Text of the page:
Suicide Psalms is both hymn and visceral scream—of loss, despair, hope and ultimately redemption. These poems are drawn out with quick precision, as if they were indeed written in haste, or delirium, before tightening the noose or firing the pistol or jumping off the ledge.
Praise for Suicide Psalms:
“And so it is that those friends who have lived close to suicide become the prophets who might lead us through the gathering darkness of our despairing ecocidal age—into more honourable, tender, sustainable ways of living together on this groaning, delicate, crying earth. `That something better rises out of the ashes.’ This is Rowley at her heart stammering, howling, apocalyptic, playful, musical best.” — Di Brandt
“The poems of Mari-Lou Rowley’s Suicide Psalms are deft, double-edged, `kill sites bedded with violets,’ songs of violent beauty. Scalene: the constantly shifting, sharpening edges and angles (no two sides ever the same) of Suicide Psalms’ three movements balance, ultimately, in a perfect complex structure. Dissonant; harmonic. Rowley’s poetry, as always, a snapping, synaptical singing, stinging electric. In the necessary, unpredictable climate of Suicide Psalms, `the wind fingers/all possible points of entry/conclusions/ways out.’ “ — Sylvia Legris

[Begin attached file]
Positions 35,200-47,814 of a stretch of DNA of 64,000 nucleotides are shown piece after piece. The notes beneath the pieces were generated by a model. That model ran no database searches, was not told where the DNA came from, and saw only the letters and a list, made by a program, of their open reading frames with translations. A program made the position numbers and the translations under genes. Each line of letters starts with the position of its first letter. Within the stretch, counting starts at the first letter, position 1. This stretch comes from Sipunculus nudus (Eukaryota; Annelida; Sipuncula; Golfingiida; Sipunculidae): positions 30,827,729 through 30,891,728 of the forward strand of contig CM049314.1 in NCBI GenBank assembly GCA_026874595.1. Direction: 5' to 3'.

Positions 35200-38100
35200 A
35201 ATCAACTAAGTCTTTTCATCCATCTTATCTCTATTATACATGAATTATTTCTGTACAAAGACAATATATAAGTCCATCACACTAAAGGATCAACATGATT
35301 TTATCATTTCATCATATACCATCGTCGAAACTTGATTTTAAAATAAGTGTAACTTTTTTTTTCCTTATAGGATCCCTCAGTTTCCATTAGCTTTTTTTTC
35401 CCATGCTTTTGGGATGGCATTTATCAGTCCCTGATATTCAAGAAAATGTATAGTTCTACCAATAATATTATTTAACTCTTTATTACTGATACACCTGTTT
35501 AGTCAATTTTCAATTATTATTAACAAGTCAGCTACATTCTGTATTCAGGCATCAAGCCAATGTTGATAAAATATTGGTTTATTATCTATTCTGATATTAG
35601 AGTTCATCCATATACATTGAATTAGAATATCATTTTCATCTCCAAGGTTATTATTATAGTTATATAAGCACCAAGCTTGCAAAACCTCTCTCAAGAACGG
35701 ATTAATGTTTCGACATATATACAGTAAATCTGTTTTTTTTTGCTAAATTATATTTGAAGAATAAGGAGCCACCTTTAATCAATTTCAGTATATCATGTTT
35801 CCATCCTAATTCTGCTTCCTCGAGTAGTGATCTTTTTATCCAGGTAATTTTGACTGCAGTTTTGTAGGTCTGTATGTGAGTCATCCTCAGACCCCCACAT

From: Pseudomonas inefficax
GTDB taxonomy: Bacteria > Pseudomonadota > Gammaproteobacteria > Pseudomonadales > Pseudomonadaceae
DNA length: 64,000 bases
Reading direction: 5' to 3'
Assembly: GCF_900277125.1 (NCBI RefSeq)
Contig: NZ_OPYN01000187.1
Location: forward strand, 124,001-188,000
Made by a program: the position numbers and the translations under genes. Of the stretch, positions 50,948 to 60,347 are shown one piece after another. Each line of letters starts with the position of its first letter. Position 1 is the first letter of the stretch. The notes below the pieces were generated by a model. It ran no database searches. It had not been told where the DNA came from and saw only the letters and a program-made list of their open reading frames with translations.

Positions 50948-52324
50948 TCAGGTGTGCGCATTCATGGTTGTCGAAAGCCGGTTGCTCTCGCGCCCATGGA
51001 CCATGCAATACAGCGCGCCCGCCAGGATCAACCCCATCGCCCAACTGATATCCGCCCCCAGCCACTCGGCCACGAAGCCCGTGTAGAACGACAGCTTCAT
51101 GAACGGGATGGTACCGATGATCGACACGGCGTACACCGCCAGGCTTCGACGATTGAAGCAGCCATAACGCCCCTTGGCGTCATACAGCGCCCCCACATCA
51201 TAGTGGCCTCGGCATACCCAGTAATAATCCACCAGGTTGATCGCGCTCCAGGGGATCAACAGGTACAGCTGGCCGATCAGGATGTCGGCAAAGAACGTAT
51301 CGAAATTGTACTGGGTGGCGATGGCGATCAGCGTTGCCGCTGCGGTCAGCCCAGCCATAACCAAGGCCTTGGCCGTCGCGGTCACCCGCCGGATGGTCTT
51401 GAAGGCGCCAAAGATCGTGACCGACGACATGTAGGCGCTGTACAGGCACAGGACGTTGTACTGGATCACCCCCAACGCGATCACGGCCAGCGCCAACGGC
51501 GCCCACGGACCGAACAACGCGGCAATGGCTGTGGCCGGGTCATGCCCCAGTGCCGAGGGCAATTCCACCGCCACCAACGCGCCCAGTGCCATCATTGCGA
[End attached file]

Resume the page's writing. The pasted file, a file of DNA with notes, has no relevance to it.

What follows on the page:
Mari-Lou Rowley has published eight previous collections of poetry, most recently Suicide Psalms (Anvil Press), which was shortlisted for a Saskatchewan Book Award, and Transforium (JackPine Press) in collaboration with visual artist Tammy Lu. Her work has appeared internationally in literary, arts, and science-related journals including the Journal of Humanistic Mathematics and Aesthetica magazine’s Creative Works Competition anthology. Unus Mundus was awarded second prize in the 2012 John V. Hicks Long Manuscript Award. She is currently pursuing an interdisciplinary PhD at the University of Saskatchewan in new media, neuroplasticity, and empathy.